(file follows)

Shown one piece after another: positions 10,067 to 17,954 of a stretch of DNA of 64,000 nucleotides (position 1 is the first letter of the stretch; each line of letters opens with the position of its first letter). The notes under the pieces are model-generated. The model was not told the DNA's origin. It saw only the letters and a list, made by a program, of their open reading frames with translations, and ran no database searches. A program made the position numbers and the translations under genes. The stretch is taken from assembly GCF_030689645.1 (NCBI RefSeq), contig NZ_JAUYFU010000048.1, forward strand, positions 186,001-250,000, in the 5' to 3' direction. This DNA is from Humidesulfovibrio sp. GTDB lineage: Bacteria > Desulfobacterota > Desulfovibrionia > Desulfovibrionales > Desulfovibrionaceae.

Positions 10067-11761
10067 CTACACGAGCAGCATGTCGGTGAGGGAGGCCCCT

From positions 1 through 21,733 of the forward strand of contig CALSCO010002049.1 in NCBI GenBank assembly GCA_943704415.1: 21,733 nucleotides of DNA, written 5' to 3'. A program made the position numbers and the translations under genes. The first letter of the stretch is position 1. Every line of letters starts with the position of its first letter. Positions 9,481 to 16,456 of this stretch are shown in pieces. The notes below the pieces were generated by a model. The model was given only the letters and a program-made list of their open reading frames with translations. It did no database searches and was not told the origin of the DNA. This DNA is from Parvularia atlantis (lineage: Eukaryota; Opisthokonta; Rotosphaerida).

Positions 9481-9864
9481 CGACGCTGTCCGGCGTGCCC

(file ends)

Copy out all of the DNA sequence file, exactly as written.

Shown one piece after another: positions 10,067 to 17,954 of a stretch of DNA of 64,000 nucleotides (position 1 is the first letter of the stretch; each line of letters opens with the position of its first letter). The notes under the pieces are model-generated. The model was not told the DNA's origin. It saw only the letters and a list, made by a program, of their open reading frames with translations, and ran no database searches. A program made the position numbers and the translations under genes. The stretch is taken from assembly GCF_030689645.1 (NCBI RefSeq), contig NZ_JAUYFU010000048.1, forward strand, positions 186,001-250,000, in the 5' to 3' direction. This DNA is from Humidesulfovibrio sp. GTDB lineage: Bacteria > Desulfobacterota > Desulfovibrionia > Desulfovibrionales > Desulfovibrionaceae.

Positions 10067-11761
10067 CTACACGAGCAGCATGTCGGTGAGGGAGGCCCCT

From positions 1 through 21,733 of the forward strand of contig CALSCO010002049.1 in NCBI GenBank assembly GCA_943704415.1: 21,733 nucleotides of DNA, written 5' to 3'. A program made the position numbers and the translations under genes. The first letter of the stretch is position 1. Every line of letters starts with the position of its first letter. Positions 9,481 to 16,456 of this stretch are shown in pieces. The notes below the pieces were generated by a model. The model was given only the letters and a program-made list of their open reading frames with translations. It did no database searches and was not told the origin of the DNA. This DNA is from Parvularia atlantis (lineage: Eukaryota; Opisthokonta; Rotosphaerida).

Positions 9481-9864
9481 CGACGCTGTCCGGCGTGCCC